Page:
The grains beyond age

By Beck

Yesterday started off oddly, with me waking up to a silent computer. “What will I do now?” I thought, and then set about my day – getting all of us off to school (I was volunteering for the morning, The Baby crabbing alongside me, sorting and counting the supplies for the school’s breakfast club. It’s a poor area and many kids need something extra in the morning.), running to a kind friend’s house later to quickly use her computer and then visit at my leisure, returning home to wash the floor and polish the woodwork and then bake some cookies with The Baby, who was in a good mood FOR ONCE.

Later, The Baby and I hauled an old orange check tablecloth outside and ate cookies while lounging in our yard, the newly-appeared leaves a hazy soft green against a clear skyblue sky, and the yard full of the brazen cheerfulness of dandelions. We went back inside, into our house smelling of lavender and beeswax, The Baby’s hands full of yellow tulips sharp against her pink dress and my heart felt full of gold, a sudden unfurling after months of misery.

And then the ringing black phone was my husband, telling me in a grim voice that arrests had been made in the disappearance of an Ontario child, arrests made for her murder.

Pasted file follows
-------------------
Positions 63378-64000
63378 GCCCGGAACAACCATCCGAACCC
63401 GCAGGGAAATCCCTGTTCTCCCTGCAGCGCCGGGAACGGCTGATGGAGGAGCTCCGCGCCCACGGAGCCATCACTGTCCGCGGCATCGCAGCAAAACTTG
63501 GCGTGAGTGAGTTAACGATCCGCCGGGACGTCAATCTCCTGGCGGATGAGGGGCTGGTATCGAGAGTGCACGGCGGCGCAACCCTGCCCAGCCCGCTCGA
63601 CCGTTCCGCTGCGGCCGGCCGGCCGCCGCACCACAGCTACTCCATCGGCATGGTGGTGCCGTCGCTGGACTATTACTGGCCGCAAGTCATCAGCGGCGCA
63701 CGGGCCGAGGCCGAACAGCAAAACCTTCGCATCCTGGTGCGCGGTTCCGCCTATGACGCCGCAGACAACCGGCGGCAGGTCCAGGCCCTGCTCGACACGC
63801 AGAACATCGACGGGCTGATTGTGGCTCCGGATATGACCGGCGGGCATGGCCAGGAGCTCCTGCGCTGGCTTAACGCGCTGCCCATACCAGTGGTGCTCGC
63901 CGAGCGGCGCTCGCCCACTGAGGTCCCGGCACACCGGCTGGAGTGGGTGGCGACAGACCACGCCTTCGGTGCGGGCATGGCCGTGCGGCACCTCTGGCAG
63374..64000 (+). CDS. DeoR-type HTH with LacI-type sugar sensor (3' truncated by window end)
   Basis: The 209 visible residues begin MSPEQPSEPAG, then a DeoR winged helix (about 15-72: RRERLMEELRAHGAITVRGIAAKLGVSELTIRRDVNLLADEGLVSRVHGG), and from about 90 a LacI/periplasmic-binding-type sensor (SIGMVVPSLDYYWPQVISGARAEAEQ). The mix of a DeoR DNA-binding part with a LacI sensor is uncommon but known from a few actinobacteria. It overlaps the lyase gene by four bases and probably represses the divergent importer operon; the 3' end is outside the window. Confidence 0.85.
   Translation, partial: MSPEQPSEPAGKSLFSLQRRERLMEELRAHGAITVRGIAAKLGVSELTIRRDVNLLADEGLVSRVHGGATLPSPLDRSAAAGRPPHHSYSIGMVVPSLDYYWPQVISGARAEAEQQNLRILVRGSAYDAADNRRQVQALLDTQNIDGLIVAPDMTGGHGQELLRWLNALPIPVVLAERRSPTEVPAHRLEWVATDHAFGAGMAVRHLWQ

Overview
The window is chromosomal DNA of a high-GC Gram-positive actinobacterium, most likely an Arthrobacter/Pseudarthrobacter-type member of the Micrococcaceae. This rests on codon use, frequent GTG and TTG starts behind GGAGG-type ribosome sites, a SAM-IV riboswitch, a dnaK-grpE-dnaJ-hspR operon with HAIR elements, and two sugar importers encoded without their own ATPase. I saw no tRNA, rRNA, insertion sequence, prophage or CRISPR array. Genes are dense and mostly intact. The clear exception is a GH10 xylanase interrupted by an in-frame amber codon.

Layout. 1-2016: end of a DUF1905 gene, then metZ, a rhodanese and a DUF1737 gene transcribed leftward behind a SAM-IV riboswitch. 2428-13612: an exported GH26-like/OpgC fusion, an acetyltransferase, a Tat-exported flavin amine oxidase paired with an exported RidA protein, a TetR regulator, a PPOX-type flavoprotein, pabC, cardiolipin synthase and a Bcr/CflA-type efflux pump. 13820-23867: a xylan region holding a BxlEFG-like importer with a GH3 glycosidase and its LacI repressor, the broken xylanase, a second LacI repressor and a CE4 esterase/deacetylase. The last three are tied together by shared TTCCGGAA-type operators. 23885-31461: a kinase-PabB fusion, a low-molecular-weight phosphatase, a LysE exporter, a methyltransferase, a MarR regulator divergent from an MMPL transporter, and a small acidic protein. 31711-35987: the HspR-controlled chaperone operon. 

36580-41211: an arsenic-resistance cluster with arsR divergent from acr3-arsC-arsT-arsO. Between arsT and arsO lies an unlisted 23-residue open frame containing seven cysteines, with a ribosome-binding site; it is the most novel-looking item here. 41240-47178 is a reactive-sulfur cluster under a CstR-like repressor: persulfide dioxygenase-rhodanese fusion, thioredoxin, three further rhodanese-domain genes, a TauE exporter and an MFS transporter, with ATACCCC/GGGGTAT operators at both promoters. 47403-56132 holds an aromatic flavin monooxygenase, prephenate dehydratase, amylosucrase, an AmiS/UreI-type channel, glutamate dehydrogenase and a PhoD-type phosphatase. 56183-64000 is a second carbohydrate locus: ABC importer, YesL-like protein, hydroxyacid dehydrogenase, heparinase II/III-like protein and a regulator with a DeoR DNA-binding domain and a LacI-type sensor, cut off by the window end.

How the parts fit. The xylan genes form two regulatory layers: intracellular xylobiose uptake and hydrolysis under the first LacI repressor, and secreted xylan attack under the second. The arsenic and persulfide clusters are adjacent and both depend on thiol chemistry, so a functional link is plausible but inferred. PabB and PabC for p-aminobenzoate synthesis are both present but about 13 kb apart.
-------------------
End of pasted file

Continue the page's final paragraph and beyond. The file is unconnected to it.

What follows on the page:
One thing that I am reserved about is the tendency online for the deaths of children to become these public outpourings of grief by people who did not know the children at all – even virtually – while living. I think it springs often from a natural kindliness, a maternal love of children and a natural horror that any mother should have their child taken from their arms, and of course I share in that. But there is also – and I can only speak for me here, but I don’t think I’m that rare – an aspect of warding off cruel fate, too, that if I am publicly grief-stricken enough, I will keep some dark thing from my own doorstep.

And so as I cried yesterday, grieving over the death of a child I did not know, who was I crying for?

Was I crying for an unknown child, made suddenly dear to me by the grievous horror of her death?

Was I crying for my own children, so close in age to that poor little girl and the dangerous world they must live in?

Or was I crying for myself, for my own vulnerable mother’s heart, and for my knowledge that since I have children, I can never again be easy in this world?

It is another bright, cloudless day here. Yesterday’s tulips are still brightly yellow and upright in their vase, the morning sunlight falling about my house like a promise of joy, a promise of languorous, carefree summer days to come. But within me, within my dark maternal veins, a knowledge of something else whispers its┬ábleak words, and yesterday’s golden happiness seems suddenly like fairy gold, a fragile pretending.

Is a fragile pretending all we can ever really have?